Systematic Gaming

August 29, 2008

Functional Gaming: Writing a game in OCaml

Filed under: game programming, ocaml — Tags: , , — systematicgaming @ 2:25 am

If you’re following the latest trends in multi-threading you may have seen some renewed interest in functional programming.

When you bring up functional programming you’ll often get one of two opinions:

  • It’s the silver bullet of parallelism, and will allow automatic parallelizing of code, and also is easier to read, write and creates less bugs.
  • I remember those from university, they made my head hurt and ears bleed. Nobody uses those type of languages in the real world.

I find you’ll get more of the second responses, because really, who codes in functional languages outside of university?

Of course I’m biased since I generally hang out with other game programmers. If you program for consoles you do it in C or C++, since there aren’t any other compliers provided. So nobody I know uses functional programming on a daily basis.

That said, I’m intrigued by the possibilities offered by functional programming. I can see how they can parallelize well, and they allow you to write some clean mathematical code. To form a more informed opinion I decided to start exploring the world of functional programming.

I first started with Haskell. Coming from a C++ background, it was a bit of a challenge to get into the right frame of mind, but I was able to persevere through the recursive functions, strange type system and lack of modifiable variables to create this masterpiece: Tic-Tac-Toe. I won’t say how long it took me, it’s embarrassing, but it does work, and plays the perfect game. I did learn a lot about the language even if my code doesn’t use many advanced features of the language.

So feeling a bit more confident with functional programming I’ve decided by next step is to make a more complex game, but this time in OCaml. Why Objective Caml? No real reason, I’ve heard it one of the faster functional programming languages, rivaling C/C++ for speed. Also it looks like OCaml has some straightforward support for calling C libraries, which could be useful.

This time however I’m going to go for a more complicated game. Since my goal is to learn OCaml, not create an innovate game design masterpiece, I’ll just make a clone one of those tower defense games. Except with shittier graphics.

I’m using GLCaml as a base (which is a bit of a pain to setup, but thankfully someone explained the steps). Here’s the simple framework program I’ll start from: main.ml.

It doesn’t do much, left click to place a “tower”, right click to delete one. The game currently is just a test that I’ve got my system all setup and ready and have a main event loop in place.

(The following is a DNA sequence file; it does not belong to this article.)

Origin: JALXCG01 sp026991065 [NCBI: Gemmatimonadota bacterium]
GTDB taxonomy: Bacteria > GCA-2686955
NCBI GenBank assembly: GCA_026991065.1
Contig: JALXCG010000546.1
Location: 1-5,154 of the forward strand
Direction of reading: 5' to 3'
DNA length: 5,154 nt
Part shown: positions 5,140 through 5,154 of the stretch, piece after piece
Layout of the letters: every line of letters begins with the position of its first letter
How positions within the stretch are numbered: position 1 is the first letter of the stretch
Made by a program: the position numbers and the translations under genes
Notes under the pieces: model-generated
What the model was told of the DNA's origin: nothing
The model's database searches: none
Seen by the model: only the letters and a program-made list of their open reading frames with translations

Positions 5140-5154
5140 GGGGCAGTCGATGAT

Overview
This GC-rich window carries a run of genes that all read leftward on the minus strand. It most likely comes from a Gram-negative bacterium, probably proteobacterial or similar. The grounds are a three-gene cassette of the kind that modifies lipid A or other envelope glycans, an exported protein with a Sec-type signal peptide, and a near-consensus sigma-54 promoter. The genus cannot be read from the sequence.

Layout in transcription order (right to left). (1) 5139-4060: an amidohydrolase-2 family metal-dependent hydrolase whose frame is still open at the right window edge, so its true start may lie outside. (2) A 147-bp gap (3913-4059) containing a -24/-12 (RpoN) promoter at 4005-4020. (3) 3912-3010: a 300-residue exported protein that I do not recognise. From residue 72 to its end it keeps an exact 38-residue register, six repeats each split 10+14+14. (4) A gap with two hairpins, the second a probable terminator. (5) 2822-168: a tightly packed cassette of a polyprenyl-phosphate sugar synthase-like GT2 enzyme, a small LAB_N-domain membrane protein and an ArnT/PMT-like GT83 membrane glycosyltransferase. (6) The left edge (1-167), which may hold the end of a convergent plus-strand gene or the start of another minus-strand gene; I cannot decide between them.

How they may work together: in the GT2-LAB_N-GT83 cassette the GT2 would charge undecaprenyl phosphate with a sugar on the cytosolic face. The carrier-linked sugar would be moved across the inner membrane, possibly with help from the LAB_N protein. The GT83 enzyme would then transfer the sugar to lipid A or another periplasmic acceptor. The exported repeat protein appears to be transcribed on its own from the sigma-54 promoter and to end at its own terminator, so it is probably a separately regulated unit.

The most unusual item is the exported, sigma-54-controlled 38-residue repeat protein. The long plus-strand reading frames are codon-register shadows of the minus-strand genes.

So far my OCaml thoughts are

  • It’s similar to Haskell in syntax, but feels messy. Hard to describe, but OCaml’s base syntax just doesn’t seem as clean. Maybe too much syntactic sugar.
  • Some of the syntax just looks ugly, like the double semicolons ;; and the specialized float operators +., *., etc. just make math look ugly.
  • The compiler errors are pretty useless most of the time, with the generic “Syntax Error” being not very helpful. I’d thought Haskell’s cryptic errors were bad, but OCaml are useless other than the line number.
  • What’s up with “let rec” to define recursive functions? Recursive functions are the bread and butter of functional programming, it’s a pointless keyword as far as I can tell.
  • What’s up with enforcing dumb formatting rules? Like how functions must start with lowercase letters. It wouldn’t bother me so much if the compiler actually gave useful error messages, but it look me quite a while searching for “syntax errors” before I realized what I had done wrong.
  • I found the Haskell tutorials, especially Haskell for C Programmers, provided a better introduction than the ones I found for OCaml.

That’s the bad points, but I do like a few things

  • Relaxed about side effects. This was a pain in the ass about Haskell. Especially when you’re not familiar with the language or development environment being allowed to drop printf’s throughout your code really helps.
  • There is enough of a community that stuff like SDL wrappers are available with some simple instructions to install and get it all working.

I’ll be posting occasional updates showing progress of the game as well my thoughts on OCaml and writing games in a functional language.

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2 Comments »

  1. Interesting… I hope you will update us how it will go. I was just lately thinking about starting doing the game in ocaml again.

    Comment by jankoM — August 30, 2008 @ 9:59 pm

  2. > What’s up with “let rec” to define recursive functions? Recursive functions are the bread and butter of functional programming, it’s a pointless keyword as far as I can tell.

    The reason for rec is that by default, you can redefine things in terms of previous things. So for example, say you defined foo, and now want to redefine foo in terms of the previous foo. Using rec tells the compiler to bind to _this_ version of foo, not the previous version.

    Comment by wtetzner — August 27, 2011 @ 1:54 am


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